What I notice in my conversations with women is how much confusion there is over what is menopause and what is perimenopause and how do you know the difference?
Indeed they can be very similar, but perimenopause is when your body is beginning the very natural transition to menopause itself.
Normally women start menopause in the UK at around 52 years of age, but perimenopause can be noticed long before that and definitely I am hearing about symptoms in women as young as mid-thirties.
It is the changing hormone levels of course that are behind the changes and women are generally the best judges of what is happening in their own bodies, so if you are starting to notice changes it is worth paying attention. It may be perimenopause or something else entirely so knowing what to look for is key.
Key symptom 1 – Irregular periods
These are often the first sign women notice as the hormone changes affect your ovaries: periods can be longer or shorter, or you may miss a few and then go back to your normal pattern for a couple of months, or can become heavier than usual.
If you have no periods for three months or more as well as very heavy periods, particularly if associated with feelings of tiredness or breathlessness, and you are under 40, then discuss this with your doctor.
Key symptom 2 – Putting on weight
This is immediately noticeable, and often the most irritating symptom, particularly if you have not changed anything in your diet or exercise routine.
There are several contributory factors and the main one is the changing balance of our hormones and metabolism as our ability to build muscle slows down and our body starts to shift oestrogen production away from the ovaries and into the fat cells of the stomach, hips and thighs.
Increased stress can increase weight as elevated levels of the stress hormone cortisol can lead to weight gain – unfortunately it goes straight onto your stomach.
Key symptom 3 – Hot flushes
These can come on suddenly and are very common not only at menopause, but also during pregnancy and its the same cause – unstable hormone levels.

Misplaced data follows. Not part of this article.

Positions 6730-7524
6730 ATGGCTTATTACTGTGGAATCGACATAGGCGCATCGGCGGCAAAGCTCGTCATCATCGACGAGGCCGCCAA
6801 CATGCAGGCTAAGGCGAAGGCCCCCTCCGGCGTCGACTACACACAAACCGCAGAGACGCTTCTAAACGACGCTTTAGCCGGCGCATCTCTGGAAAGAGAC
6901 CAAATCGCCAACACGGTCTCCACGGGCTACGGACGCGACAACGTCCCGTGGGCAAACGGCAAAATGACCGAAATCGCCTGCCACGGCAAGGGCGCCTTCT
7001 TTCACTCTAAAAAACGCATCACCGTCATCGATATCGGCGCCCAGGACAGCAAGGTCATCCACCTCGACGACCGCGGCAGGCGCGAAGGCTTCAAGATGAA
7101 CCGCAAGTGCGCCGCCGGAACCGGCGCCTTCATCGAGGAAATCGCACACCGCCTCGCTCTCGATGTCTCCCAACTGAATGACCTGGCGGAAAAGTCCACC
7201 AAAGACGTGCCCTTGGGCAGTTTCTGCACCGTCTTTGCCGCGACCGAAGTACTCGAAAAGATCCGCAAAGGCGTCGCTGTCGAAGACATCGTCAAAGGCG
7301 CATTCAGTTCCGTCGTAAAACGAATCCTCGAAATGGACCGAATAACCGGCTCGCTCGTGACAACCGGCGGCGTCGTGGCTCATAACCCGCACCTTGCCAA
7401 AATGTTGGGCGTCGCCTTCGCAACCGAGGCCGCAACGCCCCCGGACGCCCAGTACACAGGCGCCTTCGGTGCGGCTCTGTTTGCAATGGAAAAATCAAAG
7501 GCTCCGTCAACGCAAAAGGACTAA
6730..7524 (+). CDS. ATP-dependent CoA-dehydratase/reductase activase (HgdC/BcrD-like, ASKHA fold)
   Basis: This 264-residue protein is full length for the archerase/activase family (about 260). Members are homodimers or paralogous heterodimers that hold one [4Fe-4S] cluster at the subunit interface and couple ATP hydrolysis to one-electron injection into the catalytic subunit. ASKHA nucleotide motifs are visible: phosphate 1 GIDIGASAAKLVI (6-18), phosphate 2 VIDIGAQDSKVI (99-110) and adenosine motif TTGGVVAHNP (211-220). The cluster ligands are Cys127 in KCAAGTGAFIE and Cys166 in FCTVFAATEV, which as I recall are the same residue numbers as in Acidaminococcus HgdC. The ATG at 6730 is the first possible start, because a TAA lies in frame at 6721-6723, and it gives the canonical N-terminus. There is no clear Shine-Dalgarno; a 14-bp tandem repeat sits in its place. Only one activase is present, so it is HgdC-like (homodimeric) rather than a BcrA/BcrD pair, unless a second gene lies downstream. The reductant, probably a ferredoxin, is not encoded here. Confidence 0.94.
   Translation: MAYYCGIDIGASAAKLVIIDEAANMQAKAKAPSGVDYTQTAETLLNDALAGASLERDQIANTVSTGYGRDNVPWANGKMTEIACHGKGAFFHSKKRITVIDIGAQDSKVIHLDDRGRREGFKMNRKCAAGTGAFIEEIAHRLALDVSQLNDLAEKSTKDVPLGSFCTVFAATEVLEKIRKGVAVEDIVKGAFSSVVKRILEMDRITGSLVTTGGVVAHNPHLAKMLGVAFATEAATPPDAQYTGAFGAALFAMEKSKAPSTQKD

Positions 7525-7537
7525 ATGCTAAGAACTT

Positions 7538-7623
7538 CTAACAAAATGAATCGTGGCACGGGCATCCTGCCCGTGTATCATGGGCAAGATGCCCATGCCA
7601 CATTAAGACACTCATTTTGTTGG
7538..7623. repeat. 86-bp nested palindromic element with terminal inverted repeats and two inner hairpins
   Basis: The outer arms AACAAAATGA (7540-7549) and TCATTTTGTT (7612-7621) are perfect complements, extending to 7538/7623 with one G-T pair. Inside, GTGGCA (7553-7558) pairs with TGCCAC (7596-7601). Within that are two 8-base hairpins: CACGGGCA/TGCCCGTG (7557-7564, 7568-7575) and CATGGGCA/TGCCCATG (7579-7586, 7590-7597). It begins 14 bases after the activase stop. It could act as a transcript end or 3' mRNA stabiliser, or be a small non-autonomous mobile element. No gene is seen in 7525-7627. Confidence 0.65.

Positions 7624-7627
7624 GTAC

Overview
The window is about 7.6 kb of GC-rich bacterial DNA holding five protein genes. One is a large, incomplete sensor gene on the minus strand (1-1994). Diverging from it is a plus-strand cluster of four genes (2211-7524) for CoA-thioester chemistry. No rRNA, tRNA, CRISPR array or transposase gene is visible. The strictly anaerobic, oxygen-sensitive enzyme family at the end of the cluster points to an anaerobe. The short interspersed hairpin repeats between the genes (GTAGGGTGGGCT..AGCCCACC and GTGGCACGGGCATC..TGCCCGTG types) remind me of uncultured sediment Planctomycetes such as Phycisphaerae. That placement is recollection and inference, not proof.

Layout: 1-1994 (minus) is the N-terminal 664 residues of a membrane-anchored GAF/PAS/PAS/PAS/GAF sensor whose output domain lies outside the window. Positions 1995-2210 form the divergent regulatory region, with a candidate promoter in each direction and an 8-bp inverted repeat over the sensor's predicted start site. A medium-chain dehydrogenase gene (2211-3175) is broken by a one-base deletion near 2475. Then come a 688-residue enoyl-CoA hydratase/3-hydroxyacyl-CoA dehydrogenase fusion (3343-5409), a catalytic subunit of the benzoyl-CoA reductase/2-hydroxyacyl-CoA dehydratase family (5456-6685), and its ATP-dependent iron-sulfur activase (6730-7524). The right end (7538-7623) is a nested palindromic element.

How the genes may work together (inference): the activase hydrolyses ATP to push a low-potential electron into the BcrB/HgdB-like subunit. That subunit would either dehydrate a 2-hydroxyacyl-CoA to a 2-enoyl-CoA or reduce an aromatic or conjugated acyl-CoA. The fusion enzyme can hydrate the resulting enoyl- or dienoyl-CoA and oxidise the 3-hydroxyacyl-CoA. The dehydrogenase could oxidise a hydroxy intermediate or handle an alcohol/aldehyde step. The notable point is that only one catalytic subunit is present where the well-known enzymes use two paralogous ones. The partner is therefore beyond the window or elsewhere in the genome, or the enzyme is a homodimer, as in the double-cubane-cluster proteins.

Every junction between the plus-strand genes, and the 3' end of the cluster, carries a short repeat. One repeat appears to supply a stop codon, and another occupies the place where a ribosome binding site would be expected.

This is common in perimenopause and they can vary in duration and intensity throughout the day and at night. Triggers can relate to being overweight, alcohol, excess caffeine, certain foods or allergies as well as stress and hormonal fluctuations.
They can be different for every woman so make a note of what sets you off so you can try to reduce that factor, or eliminate it if possible as women can experience flushes from 2-10 years, and even post menopause.
Most flushes respond well to bioidentical progesterone, but if they are severe you may need a combination cream of both progesterone and oestrogen.
Key symptom 4 – Changes in your sleep pattern
This can also indicate perimenopause as sleep is affected by your hormone levels. Progesterone can help relax you if you are having difficulty getting off to sleep, or waking up earlier than usual and are unable to nod off again.
A lack of sleep is also associated with mood swings, anxiety and irritability so find a good bedtime routine that you can maintain as that seems to be a key element in tackling sleeplessness.
Key symptom 5 – Loss of libido
This is very distressing for women, and their partners, and can be a tricky one to get right as so many factors, both physical and emotional, can be involved such as mood changes and lack of sleep.
Progesterone can increase sex drive in women but if you also have vaginal dryness you may find a combination cream of both progesterone and oestrogen more effective.
Key symptom 6 – Muscle and joint aches and pains
Not necessarily an obvious symptom of perimenopause but one you may put down to strain, over exercise or just general tiredness.
Arthritis is associated with these aches and pains as well as to declining hormone levels at perimenopause and menopause. Following an anti-inflammatory diet is very helpful, as is supplementing with progesterone, as that has those properties as well.
Hormone balance is essential to help you through both peri and menopause itself. You can go by your symptoms, as indicated here, or ask your doctor to do a blood test to establish if your hormone levels are declining.